I will use the 757 as an example, but everything is true for every multi-axle landing gear I've ever been around (except the 777).
The truck (bogie) is tilted into a specific angle so that it'll fit into the wheel well, all other functions are secondary. The truck must be angled because the landing gear strut itself is not completely perpendicular to the fuselage, due to other considerations. This is what the 757 Maintenance Manual says about the truck position actuator (aka tilt actuator): "This actuator applies the force to put the truck assembly at an angle to permit clearance with the structure."
This YouTube video shows the extension/retraction of the 757 landing gear, you can clearly see in the video that if the truck was not at a specific angle it would impact either the keel beam or the wing to body fairings.
The reason it stays tilted in the down position comes down to cost and complexity. The actuator is a simple one-way hydraulic actuator, meaning it can only be powered into the extended direction. Any time hydraulic power is supplied to the landing gear, either in the up or down position the truck positioning actuator is powered on the extended side, regardless of gear position.
Extra information, for the non-TL:DR crowd
When the aircraft touches down, the actuator attempts to keep the truck tilted, which massively increases the pressure in the actuator (normal system pressure is 3000psi). A check valve prevents the hydraulic fluid from being forced back into the hydraulic supply system, then at 4500 psi dumps the fluid into the return allowing the actuator to collapse. At takeoff when the aircraft rotates it again forces this actuator even further into the retracted position as the aft wheels get closer to the fuselage. As you can see the stroke of this actuator must be quite long. So fully extended gives you a toe up position and fully retracted gives you a toe down position.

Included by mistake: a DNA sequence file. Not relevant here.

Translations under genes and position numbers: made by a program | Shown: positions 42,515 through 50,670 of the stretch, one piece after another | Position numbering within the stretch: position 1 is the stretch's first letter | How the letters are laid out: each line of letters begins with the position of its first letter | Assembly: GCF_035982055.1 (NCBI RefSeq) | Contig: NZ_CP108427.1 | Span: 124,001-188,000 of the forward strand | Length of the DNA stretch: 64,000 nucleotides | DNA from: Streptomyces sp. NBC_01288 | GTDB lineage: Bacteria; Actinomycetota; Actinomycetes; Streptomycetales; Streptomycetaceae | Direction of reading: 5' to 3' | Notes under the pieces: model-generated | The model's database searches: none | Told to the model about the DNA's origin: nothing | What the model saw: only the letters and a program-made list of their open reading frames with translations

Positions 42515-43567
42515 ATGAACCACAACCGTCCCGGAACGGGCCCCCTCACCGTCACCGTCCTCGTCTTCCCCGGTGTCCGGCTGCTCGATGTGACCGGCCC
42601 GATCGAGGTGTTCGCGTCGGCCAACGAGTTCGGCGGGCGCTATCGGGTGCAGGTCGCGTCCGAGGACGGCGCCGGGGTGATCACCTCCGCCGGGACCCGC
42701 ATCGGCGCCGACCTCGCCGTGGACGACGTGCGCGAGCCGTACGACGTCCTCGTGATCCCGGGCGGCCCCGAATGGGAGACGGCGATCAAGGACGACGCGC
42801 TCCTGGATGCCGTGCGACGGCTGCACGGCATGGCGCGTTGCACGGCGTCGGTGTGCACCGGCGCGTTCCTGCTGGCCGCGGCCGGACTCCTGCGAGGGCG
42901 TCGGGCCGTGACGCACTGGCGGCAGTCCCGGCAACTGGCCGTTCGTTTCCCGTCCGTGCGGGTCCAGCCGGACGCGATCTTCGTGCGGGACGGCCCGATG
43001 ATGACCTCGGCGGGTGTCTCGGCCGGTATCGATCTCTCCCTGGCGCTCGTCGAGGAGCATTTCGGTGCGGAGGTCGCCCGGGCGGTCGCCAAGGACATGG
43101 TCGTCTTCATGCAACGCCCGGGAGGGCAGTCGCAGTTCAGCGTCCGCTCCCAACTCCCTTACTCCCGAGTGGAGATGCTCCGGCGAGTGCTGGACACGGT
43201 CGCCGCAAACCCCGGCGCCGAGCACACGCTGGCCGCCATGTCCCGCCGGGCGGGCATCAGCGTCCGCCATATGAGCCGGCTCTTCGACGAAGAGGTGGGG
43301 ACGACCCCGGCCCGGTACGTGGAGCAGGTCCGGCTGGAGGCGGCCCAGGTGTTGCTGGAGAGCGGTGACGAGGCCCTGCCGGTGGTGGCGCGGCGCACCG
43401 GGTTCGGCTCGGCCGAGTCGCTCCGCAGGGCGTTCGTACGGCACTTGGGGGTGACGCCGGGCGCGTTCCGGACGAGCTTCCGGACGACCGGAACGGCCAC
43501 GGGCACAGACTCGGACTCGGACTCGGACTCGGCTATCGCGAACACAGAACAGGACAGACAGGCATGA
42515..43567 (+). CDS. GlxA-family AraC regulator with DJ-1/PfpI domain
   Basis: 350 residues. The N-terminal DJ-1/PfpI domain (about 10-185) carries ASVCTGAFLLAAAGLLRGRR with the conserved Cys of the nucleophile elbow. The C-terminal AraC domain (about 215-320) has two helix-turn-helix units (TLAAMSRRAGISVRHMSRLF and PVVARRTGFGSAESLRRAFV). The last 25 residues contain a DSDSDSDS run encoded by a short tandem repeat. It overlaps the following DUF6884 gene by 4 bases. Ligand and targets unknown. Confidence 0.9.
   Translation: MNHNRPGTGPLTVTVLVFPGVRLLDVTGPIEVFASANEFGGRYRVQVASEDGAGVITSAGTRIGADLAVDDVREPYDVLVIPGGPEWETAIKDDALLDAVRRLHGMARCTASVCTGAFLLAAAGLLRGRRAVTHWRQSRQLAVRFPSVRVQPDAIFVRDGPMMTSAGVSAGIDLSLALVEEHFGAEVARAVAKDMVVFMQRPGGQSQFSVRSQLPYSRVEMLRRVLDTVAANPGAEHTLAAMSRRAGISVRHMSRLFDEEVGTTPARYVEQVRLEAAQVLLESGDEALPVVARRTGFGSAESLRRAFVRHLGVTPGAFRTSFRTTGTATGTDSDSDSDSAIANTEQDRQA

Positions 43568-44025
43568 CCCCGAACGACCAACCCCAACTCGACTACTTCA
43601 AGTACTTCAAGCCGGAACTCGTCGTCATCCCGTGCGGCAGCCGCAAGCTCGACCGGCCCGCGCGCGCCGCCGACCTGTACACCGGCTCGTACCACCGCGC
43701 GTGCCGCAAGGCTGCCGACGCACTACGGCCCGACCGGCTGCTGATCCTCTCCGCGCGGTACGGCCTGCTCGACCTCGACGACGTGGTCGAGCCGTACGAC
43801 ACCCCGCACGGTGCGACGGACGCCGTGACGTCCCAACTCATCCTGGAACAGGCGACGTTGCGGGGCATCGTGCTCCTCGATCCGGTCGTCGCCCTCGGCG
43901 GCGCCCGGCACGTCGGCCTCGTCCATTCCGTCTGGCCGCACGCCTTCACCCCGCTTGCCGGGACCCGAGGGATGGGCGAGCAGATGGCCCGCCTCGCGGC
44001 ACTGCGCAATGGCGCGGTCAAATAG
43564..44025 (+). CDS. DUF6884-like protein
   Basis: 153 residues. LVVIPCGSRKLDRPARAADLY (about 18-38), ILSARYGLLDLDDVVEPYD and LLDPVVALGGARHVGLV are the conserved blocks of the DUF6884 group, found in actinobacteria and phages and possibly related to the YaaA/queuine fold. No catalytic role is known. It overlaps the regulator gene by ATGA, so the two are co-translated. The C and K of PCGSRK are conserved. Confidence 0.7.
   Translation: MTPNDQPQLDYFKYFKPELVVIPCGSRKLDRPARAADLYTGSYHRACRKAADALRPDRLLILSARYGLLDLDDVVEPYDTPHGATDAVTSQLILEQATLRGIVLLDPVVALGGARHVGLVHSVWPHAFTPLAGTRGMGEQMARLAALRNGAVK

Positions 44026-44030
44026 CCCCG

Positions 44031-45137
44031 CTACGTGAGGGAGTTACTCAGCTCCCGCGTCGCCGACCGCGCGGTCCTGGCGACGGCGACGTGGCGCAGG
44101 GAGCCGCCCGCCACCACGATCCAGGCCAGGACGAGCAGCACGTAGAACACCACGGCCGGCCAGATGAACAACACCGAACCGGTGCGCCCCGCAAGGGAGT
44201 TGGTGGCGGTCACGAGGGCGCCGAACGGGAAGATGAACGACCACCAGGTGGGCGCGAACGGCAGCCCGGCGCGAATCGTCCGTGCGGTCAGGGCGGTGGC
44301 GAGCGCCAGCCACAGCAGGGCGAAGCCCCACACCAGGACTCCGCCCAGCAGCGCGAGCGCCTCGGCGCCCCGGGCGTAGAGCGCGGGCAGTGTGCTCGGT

To have the truck powered to any position other than fully extended would first require the ability to power in both directions, which adds a lot of complexity to the hydraulics system and actuator and this would only get you fully extended and fully retracted. To position the truck in any other position would require complex control valves with position feedback or multi-position actuators and also sequence valves to ensure any time the gear was not down and locked the truck was in the proper position. Since there is no need to flatten the truck for landing, this is not down.
Finally having the truck position always powered fully extended means the truck will always be in the correct position for retraction and you can use the truck tilt to detect air/ground (weight on wheels). In fact on the 757, if pressure to the truck positioning actuator fails, the aircraft will not switch to ground mode until the nose gear shows weight on wheels.
To address the nose down moment that has been mentioned, while technically this does happen the moment is very small relative to the aircraft and is over in a fraction of a second. The actuator itself is fairly small, smaller than a spoiler actuator and reacts its load on the strut very near the truck pivot pin, so the moment arm is short. Also this same force would fight against aircraft rotation at takeoff.
The 767 does nose down because its struts are at a different angle than the 757 and they have to be nose down to fit in the wheel well, this is a design decision due to a limitation at LGA.